Do Dogs go to heaven? Will Rogers once said, “If there aren’t any dogs in heaven, then when I die I want to go where they went!” While we cannot answer that question here, one thing we do know……dogs now go to church! Many churches conduct pet blessing services, but one Palm Desert church has a program to adopt rescue dogs and cats. The next time you exit your church sanctuary, you may be greeted by a paw rather than a human handshake. Furry creatures greet you with wagging tails on the patio outside the Center for Spiritual Living in Palm Desert. The mission of the Pet Ministry is to find forever homes for “angels in fur coats”. This innovative rescue program matches up pets with parishioners.
The roots of the desert’s Pet Ministry go back 20 years to Chicago. Ginny Weissman was a member of Chicago’s Unity Church. Unity was relocating and a homeless mother cat and her kittens were discovered inside their newly renovated building. The minister was an animal lover and decided to bring the little feline family in front of his congregation. The cats were soon placed in loving homes, but the response at Unity was so positive they decided to bring in more pets needing homes. The Pet Ministry was hatched. Ginny began volunteering for the program. With a background in publishing, journalism, and television documentaries, Ginny applied her promotional skills to publicize the program to a wider audience. She added a Sunday bake sale that raised revenue for the pets’ spay and neuter and medical needs.
In 2008, Ginny left Chicago for the Coachella Valley and began attending the Center for Spiritual Living in Palm Desert. One Sunday the minister showed off his two labradoodles and an associate minister mentioned her new canine had been a stray. That was it….a sign the timing was right for Ginny to propose a pet ministry program to her new church home. Ginny Weissman launched The Pet Ministry here with a group of puppy mill rescues in February, 2009. Countless homeless dogs and cats have found their way to great homes. Ginny points out that the key to that success is getting the animals exposed to a large captive audience. Ginny coordinates with local rescue organizations to bring the animals and handle the adoptions. This vivacious animal lover overseas and directs the monthly program like a theatrical performance, sometimes admonishing the little guests to quell their barking during the service.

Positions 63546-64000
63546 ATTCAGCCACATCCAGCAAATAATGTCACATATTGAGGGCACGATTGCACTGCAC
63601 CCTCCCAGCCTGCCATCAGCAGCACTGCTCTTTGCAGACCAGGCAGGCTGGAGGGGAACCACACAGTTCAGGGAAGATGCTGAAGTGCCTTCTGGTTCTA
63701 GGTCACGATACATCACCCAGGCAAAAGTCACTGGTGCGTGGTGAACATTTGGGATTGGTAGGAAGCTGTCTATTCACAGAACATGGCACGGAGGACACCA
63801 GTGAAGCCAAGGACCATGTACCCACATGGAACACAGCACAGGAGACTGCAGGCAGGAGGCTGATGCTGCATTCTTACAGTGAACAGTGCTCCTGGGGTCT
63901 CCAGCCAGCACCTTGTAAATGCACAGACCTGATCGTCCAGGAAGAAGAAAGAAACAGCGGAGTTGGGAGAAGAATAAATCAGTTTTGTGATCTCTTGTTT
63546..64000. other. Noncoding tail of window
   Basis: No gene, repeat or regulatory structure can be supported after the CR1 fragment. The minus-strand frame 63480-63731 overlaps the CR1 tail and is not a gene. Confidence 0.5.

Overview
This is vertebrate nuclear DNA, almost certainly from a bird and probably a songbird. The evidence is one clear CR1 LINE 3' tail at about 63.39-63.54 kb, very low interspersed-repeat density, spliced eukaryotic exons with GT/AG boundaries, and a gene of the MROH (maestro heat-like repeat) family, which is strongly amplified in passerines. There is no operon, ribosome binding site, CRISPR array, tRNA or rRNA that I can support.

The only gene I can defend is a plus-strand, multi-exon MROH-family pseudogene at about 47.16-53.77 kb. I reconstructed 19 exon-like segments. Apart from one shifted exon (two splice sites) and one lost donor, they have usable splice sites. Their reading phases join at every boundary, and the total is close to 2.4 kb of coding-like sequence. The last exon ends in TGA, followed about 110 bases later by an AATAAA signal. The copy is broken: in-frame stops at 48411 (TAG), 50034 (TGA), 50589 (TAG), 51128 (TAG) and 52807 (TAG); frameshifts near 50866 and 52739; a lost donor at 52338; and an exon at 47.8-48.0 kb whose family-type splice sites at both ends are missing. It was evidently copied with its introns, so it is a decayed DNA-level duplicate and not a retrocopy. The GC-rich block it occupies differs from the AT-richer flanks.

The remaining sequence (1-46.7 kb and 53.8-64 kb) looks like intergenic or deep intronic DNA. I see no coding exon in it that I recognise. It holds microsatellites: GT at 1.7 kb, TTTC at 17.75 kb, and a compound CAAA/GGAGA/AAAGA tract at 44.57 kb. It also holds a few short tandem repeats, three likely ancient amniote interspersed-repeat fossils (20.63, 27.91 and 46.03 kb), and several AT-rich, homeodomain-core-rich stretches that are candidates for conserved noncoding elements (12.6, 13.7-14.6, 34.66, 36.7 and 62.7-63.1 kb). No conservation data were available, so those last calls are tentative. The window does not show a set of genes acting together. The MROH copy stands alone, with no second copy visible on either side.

Here’s how it works. Volunteers showcase the animals outside to the congregants as they arrive for the early service. The animals are brought in to the sanctuary during the announcement time and introduced. The “ooh’s and ahh’s” never fail to come from the admiring audience. The volunteers then escort the animals to the outside patio where the coffee is brewing and the smell of home baked cinnamon rolls and coffee cake permeates the air. The people stream out and many of them stop to meet the pets. That’s when the magic happens and the matches are made.
Ginny points out, “We just don’t pick our dogs. Our dogs pick us, too.” She tells the story of a church newcomer named Jim, who begged off getting any more pets explaining, “I already have two dogs.” He picked up a dog from the Devore animal shelter, and the sweet animal cuddled up to him. It was Christmas time, and Ginny convinced Jim to foster the dog. When Jim drove home with the dog on his lap, he thought to himself, “How did this happen?” Plotting her way to a new home, the little Chihuahua mix became best buds with Jim’s other dogs. When the dog became ill and Jim drove him to the emergency vet clinic, that sealed the deal, and Jake was added to the family.
Ginny is pictured here with her own dog Poppi, a rescue from an animal abuse case in Anza. Poppi was scheduled to go to the Pet Ministry for adoption, but after 2 days at Ginny’s house, the pet psychic noticed their closeness and said, “Poppi is asking me if you’re going to be her new Mommy!”
The large CSL congregation joins in the networking. The church members forward photos of the animals to friends who may want to adopt. Ginny says, “Bringing pets to a church is a win-win, not only for the animal who gets a great home, but also for the church that might attract new members as a result of people coming there to adopt.” Historically churches have operated programs to help the needy. Rescue animals teach us human’s lessons of trust, friendship, loyalty, optimism and second chances.
The Pet Ministry is starting its exciting fourth season! The Pet Ministry happens the second Sunday of each month, and the first one for this year is Sunday, October 14, 9:30 am to 12:30 pm at CSL, 45630 Portola Avenue, Palm Desert. Animals from Forget-Me-Not Peke Rescue and Loving All Animals will be featured at the next adoption event.
Are you interested in starting a Pet Ministry at your church or synagogue? Can we create a network of Pet Ministries throughout the desert? Rescue groups would be happy to bring animals to your church. To learn more, check www.petministrycsl.com <http://www.petministrycsl.com> . Contact Ginny for further information at Ginny@petministrycsl.com. One way God touches us is through the love we share with his creatures, and the Pet Ministry embodies that love.